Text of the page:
Avoid travel to HK, Palace tells Pinoys
MANILA, Philippines — Malacañang on Tuesday advised Filipinos to avoid traveling to Hong Kong temporarily because of massive protests that shut down the semiautonomous city’s airport for a second day.
“[I]f you want to go to Hong Kong, this is not the right time to go there because your flight might get suddenly canceled,” presidential spokesperson Salvador Panelo said.
“It’s chaotic there at the airport. Although it’s limited to the airport,” Panelo said.
No travel ban
He, however, said there was no reason for the government to ban travel to Hong Kong.
Thousands of protesters took over Hong Kong airport’s main terminal on Monday, an escalation of a summer of demonstrations that led to the cancellation of more than 200 flights.
The central government in Beijing ominously characterized the protest movement as something approaching “terrorism” that posed an “existential threat” to the local citizenry.
Hong Kong leader Carrie Lam warned on Tuesday of the dangerous consequences facing the city, one of Asia’s most important financial hubs, if escalating violence at the rallies was not curbed.
“Violence, no matter if it’s using violence or condoning violence, will push Hong Kong down a path of no return, will plunge Hong Kong society into a very worrying and dangerous situation,” Lam said.
“The situation in Hong Kong in the past week has made me very worried that we have reached this dangerous situation,” she added.
Lam, who faced fierce questioning from local reporters and at one point appeared to be on the verge of tears, appealed for calm.
“Take a minute to think, look at our city, our home, do you all really want to see it pushed into an abyss?” she said, although she again refused to make any concessions to the protesters.
Threat of force
In the city of Shenzhen, paramilitary police were assembling across the border for exercises in what some saw as a threat to increase force brought against the mostly young protesters who have turned out in thousands over the past 10 weeks to demand democratic reform.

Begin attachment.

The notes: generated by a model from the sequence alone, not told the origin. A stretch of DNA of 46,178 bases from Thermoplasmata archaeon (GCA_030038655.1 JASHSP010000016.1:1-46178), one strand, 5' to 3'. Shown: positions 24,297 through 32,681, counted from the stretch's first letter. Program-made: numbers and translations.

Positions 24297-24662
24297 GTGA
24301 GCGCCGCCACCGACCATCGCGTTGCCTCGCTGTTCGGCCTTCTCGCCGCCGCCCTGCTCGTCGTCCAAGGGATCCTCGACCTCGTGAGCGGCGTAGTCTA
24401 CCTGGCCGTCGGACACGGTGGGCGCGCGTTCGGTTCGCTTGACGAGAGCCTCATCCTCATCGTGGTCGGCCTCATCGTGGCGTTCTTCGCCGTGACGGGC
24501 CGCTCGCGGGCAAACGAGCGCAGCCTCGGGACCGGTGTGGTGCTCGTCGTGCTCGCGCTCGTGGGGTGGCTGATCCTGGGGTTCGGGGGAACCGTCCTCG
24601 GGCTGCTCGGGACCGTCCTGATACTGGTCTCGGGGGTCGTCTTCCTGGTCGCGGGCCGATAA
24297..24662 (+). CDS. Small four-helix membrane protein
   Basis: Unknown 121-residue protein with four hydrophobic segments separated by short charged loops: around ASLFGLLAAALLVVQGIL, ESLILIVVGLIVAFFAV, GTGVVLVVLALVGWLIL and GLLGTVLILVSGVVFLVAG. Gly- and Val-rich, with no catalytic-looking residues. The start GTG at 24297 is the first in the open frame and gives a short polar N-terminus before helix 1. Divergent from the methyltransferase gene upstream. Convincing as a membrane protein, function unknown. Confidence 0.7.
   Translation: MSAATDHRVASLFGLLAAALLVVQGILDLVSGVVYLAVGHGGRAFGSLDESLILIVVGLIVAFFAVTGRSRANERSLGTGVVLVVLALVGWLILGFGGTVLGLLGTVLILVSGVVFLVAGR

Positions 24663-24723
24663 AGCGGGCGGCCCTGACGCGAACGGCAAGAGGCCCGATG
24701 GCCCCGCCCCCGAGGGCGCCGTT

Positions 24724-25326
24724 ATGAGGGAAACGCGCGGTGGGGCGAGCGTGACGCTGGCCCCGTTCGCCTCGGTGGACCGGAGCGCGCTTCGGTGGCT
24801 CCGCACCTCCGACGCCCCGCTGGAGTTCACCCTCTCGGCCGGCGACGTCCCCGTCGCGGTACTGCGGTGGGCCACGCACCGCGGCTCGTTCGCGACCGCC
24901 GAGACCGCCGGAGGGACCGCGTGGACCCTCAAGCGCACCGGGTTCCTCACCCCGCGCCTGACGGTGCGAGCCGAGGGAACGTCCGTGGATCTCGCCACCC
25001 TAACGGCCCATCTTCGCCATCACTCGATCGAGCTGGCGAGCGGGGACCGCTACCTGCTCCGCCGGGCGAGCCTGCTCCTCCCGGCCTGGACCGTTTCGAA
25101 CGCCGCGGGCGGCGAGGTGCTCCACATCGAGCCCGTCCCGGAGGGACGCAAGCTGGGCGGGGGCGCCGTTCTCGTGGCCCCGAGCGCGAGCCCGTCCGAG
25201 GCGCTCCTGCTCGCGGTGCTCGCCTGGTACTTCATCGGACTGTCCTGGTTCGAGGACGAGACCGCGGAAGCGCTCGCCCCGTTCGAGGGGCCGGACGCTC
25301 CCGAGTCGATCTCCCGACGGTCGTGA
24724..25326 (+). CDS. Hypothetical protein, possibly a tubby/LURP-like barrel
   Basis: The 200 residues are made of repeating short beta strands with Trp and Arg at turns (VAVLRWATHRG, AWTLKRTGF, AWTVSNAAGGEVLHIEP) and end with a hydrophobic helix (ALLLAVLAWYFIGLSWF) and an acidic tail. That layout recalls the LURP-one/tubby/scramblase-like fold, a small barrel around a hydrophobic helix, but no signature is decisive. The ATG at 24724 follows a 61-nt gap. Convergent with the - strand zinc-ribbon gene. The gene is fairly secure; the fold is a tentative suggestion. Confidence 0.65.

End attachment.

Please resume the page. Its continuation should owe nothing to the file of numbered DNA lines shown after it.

The demonstrators have shown no sign of letting up on their campaign to force Lam’s administration to respond to their demands, including that she step down and entirely scrap legislation that could have seen criminal suspects sent to mainland China to face torture and unfair or politically charged trials.
No new violence was reported overnight, although the city was on edge after near-daily and increasingly bloody confrontations between protesters and police.
At the airport, one of the busiest in the world, airlines tried to resume operations on Tuesday, but thousands of protesters returned, threatening another day of flight cancellations.
After filling up the arrivals hall, demonstrators streamed into the departures area despite increased security measures designed to keep them out.
The black-clad protesters held up signs to appeal to travelers from mainland China and other parts of the world.
“Democracy is a good thing,” said one sign in Simplified Chinese characters, which are used in mainland China instead of the Traditional Chinese script of Hong Kong.
By late afternoon, one entrance to the immigration area had been entirely blocked by protesters and arriving passengers were struggling to get through.
The day ended with airport authorities canceling all flights.
“Airport operations at Hong Kong International Airport have been seriously disrupted, all departure flights have been canceled,” a statement on the airport website said.
“All passengers are advised to leave the terminal buildings as soon as possible,” it said.
The statement did not immediately make clear if flights were still arriving.—Reports from Julie M. Aurelio, AP and AFP
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